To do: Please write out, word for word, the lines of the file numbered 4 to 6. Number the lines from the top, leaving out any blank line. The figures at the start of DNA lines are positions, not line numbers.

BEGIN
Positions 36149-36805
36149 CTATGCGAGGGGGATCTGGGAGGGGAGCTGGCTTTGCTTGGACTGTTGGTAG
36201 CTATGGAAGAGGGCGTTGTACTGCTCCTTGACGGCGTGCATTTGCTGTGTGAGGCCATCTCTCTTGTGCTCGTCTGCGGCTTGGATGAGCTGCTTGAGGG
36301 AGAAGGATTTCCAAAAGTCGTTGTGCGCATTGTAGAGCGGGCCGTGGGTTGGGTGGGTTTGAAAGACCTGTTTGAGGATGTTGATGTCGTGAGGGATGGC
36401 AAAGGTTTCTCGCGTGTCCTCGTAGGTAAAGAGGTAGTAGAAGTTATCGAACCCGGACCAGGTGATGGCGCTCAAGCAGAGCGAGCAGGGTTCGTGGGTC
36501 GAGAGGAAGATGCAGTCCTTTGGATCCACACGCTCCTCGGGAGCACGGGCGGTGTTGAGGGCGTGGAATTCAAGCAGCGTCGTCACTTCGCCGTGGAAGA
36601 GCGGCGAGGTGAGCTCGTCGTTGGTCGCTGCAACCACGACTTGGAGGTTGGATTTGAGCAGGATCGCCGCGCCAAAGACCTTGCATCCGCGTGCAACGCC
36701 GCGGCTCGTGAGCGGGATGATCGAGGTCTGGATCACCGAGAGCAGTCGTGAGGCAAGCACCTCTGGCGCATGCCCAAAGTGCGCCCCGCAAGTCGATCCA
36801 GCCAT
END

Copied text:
36301 AGAAGGATTTCCAAAAGTCGTTGTGCGCATTGTAGAGCGGGCCGTGGGTTGGGTGGGTTTGAAAGACCTGTTTGAGGATGTTGATGTCGTGAGGGATGGC
36401 AAAGGTTTCTCGCGTGTCCTCGTAGGTAAAGAGGTAGTAGAAGTTATCGAACCCGGACCAGGTGATGGCGCTCAAGCAGAGCGAGCAGGGTTCGTGGGTC
36501 GAGAGGAAGATGCAGTCCTTTGGATCCACACGCTCCTCGGGAGCACGGGCGGTGTTGAGGGCGTGGAATTCAAGCAGCGTCGTCACTTCGCCGTGGAAGA